Genetic Variant Causes Twice The Brain Tissue Loss in Alzheimer’s Patients
A specific genetic mutation may explain those who suffer significantly worse impairment from Alzheimer’s disease, as a new study finds the mutation associated with the disease causes double the rate of brain-tissue loss. People with the mutation, called the TREM2 gene variant, may also be likely to develop the disease three years earlier than expected.
“Our lab studies the rate of brain-tissue loss in elderly people, trying to discover factors that protect you as you age. We have never seen such a dramatic effect as with this genetic variant,” study lead author Paul Thompson, a professor of neurology at the University of Southern California, said in a press release.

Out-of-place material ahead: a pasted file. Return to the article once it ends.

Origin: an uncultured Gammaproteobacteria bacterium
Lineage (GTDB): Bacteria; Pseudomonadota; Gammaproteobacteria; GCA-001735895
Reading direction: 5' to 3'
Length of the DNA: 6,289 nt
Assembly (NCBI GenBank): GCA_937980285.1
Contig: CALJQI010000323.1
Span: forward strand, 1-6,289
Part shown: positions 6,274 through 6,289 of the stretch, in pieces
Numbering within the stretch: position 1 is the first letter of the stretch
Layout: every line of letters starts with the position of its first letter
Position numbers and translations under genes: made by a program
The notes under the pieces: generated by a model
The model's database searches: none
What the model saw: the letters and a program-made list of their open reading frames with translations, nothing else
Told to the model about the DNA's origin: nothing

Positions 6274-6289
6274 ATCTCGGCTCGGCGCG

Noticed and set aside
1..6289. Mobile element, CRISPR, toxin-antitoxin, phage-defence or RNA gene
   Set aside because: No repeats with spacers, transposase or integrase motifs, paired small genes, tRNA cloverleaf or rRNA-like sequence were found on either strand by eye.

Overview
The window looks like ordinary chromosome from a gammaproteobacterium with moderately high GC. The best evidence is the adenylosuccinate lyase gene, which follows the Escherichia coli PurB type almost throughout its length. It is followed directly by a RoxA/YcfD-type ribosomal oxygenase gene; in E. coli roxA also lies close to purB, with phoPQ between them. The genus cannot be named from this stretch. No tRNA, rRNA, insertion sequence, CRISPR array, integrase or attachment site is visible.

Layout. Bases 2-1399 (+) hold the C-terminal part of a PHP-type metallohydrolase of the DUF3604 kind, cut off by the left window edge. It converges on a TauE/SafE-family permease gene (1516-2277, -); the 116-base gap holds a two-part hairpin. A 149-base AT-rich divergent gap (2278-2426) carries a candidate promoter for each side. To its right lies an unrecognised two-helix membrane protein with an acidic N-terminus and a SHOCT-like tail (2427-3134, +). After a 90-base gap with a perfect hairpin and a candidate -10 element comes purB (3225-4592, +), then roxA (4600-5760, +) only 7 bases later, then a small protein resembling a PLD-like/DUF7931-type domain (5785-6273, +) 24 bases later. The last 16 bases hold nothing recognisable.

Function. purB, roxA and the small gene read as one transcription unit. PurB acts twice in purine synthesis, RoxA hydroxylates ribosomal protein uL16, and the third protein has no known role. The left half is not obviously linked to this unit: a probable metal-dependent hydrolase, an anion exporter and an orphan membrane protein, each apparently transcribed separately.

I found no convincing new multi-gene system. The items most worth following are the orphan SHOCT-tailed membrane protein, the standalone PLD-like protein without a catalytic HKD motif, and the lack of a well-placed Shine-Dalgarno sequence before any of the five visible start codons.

“If you carry this genetic mutation, we’ve found that there is this wildfire of tissue loss in the brain,” he said.
According to HealthDay, the researchers mapped the effects of the gene mutation on the living brain using MRI scans for the first time over two years. The study, published in the October 17 issue of The New England Journal of Medicine showed that people with the TREM2 variant lost their brain tissue much more quickly than other Alzheimer’s patients.
“This gene speeds up brain loss at a terrific pace,” Thompson said. “Carriers of this genetic mutation, who comprise about 1 percent of the population, lose about 3 percent of their brain tissue per year. This is a silent time bomb in 1 percent of the world.”